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Augmented reality app aims to produce better images of donor organs

June 21, 2023, Richmond, VA

Proof-of-concept phase is exploring how this new tool could address a community need and increase organ utilization

Today, United Network for Organ Sharing (UNOS) announced that UNOS Labs, the organization’s experimental incubator that tests innovative products, tools and methods to improve the donation and transplant system, is developing an app that may help increase organ use by providing surgical teams with higher quality images of donor organs.

UNOS operates the Organ Procurement and Transplantation Network (OPTN) under contract with the federal government.

Currently, organ photos are not consistent in their positioning, lighting, quality or use of scale. These “procurement photos” are used by surgical teams to assist in determining if they should accept an organ on behalf of their patient. UNOS has heard from surgeons across the country that they need better, more standardized photos, with the ability to measure specific portions of a photographed organ.

Based on this feedback, UNOS staff started working on a modern solution to address this pressing community need. The plan employs computer vision technology, 3D modeling and augmented reality to eventually introduce a straightforward, smartphone-based solution to a complex, system-wide problem.

“What we’ve found in our research is that a photo of an organ is important for determining clinical viability of the organ and its anatomy,” said Senior Data Scientist Morgan Stuart. “We think that recent advances in augmented reality technology can make these photos even more valuable. While our research continues, we think combining mobile augmented reality with the latest computer vision techniques will help standardize, expedite, and enhance organ allocation.”

The tool is currently in the proof-of-concept phase. If early tests prove effective, the long-term goal is to provide organ procurement organizations (OPOs) and surgical teams with a mobile app that can capture high-quality, standardized photos, identify organ type, collect anatomical data, calculate size and annotate images. The tool would also include measurement capabilities, allowing surgeons to measure specific sections of the photographed organ.

Overall size and unique measures can help determine if an organ is the best fit for a given patient, making this tool a potential game-changer in how organ offers are accepted and potentially reducing the number of organs recovered for transplant that are not ultimately used.

“While still in the early stages, the research, development and hard work that have gone into this tool are a direct result of feedback we received from members of the nation’s organ donation and transplant community,” said UNOS CEO Maureen McBride, Ph.D. “We heard that surgeons had a specific need to improve the way they served their patients. UNOS staff were ready to pursue an innovative solution in response, while simultaneously tackling the very real issue of organ non-use. I look forward to seeing the results as this exciting project continues.”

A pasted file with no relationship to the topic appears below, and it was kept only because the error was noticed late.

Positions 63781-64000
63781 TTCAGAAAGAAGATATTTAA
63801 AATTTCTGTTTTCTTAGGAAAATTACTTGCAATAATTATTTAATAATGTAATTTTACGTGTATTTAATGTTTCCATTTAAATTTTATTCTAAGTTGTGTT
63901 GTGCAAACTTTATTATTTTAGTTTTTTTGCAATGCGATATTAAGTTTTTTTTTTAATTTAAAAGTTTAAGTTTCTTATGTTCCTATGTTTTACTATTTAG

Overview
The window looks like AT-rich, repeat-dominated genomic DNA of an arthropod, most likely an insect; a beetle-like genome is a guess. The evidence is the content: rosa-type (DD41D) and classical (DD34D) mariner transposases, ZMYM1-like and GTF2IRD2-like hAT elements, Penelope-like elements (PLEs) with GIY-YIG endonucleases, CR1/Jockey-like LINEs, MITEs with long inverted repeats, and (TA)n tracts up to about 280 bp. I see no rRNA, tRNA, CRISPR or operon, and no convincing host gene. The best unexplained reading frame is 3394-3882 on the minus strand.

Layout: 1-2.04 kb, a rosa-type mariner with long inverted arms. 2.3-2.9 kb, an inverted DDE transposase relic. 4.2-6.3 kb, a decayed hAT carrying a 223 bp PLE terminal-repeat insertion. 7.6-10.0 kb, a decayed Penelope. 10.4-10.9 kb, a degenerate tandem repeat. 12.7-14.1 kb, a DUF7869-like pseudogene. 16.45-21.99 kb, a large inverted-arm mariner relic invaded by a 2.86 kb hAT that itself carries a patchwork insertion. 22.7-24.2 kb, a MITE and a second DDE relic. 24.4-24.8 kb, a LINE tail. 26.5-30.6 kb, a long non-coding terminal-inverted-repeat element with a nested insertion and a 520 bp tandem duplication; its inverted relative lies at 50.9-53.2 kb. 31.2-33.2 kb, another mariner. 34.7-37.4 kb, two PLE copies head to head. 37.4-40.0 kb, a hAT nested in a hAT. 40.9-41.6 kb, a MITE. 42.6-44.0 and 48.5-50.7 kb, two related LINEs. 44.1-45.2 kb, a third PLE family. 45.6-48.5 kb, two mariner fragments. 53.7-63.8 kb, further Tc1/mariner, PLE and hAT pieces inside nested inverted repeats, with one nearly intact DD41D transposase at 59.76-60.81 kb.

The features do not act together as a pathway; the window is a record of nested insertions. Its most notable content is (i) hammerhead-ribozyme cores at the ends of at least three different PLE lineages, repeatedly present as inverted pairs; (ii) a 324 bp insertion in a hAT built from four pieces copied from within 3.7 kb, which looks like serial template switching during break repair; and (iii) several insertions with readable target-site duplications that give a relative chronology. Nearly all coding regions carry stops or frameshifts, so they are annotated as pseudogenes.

Research has indicated that there is a correlation between access to photographs and the acceptance of kidneys, which continue to be the most transplanted organ. Yet, in 2022, 19% of deceased donor organs recovered for transplant, predominantly kidneys, were not ultimately transplanted.

Specifically, analysis conducted by the OPTN suggests that for kidneys with a high kidney donor profile index (KDPI), surgical teams were more inclined to accept these more medically complex but still safe organs if photos were included, when compared to teams that had no access to photos. Researchers determined that the likeliest reason is when a surgical team is considering a more medically complex kidney, photos can provide additional context and opportunities to visually confirm size and scale, making it easier to ultimately accept the offer.

Funded by a generous donor, the proof-of-concept phase will last up to 12 weeks. If this phase proves successful, UNOS Labs will begin to host focus groups to gather additional community input. Pulling from that data, staff will then begin to develop the mobile app and launch a six-month pilot program.

About UNOS

United Network for Organ Sharing (UNOS) is the mission-driven non-profit serving as the nation’s transplant system under contract with the federal government. We lead the network of transplant hospitals, organ procurement organizations, and thousands of volunteers who are dedicated to honoring the gifts of life entrusted to us and to making lifesaving transplants possible for patients in need. Working together, we leverage data and advances in science and technology to continuously strengthen the system, increase the number of organs recovered and the number of transplants performed, and ensure patients across the nation have equitable access to transplant.

Saving lives together

UNOS Labs’ scientists, biostatisticians and developers collaborate with donation and transplantation experts to make lifesaving improvements to the system through research and experimentation.

If you would like to support lifesaving efforts like these, please visit our give page or contact [email protected].

Healthcare provider wearing personal protective equipment while using mobile device. Background of 4 different measurement rulers running across width of image.

United Network for Organ Sharing (UNOS) serves as the national donation and transplant system, under contract with the federal government.

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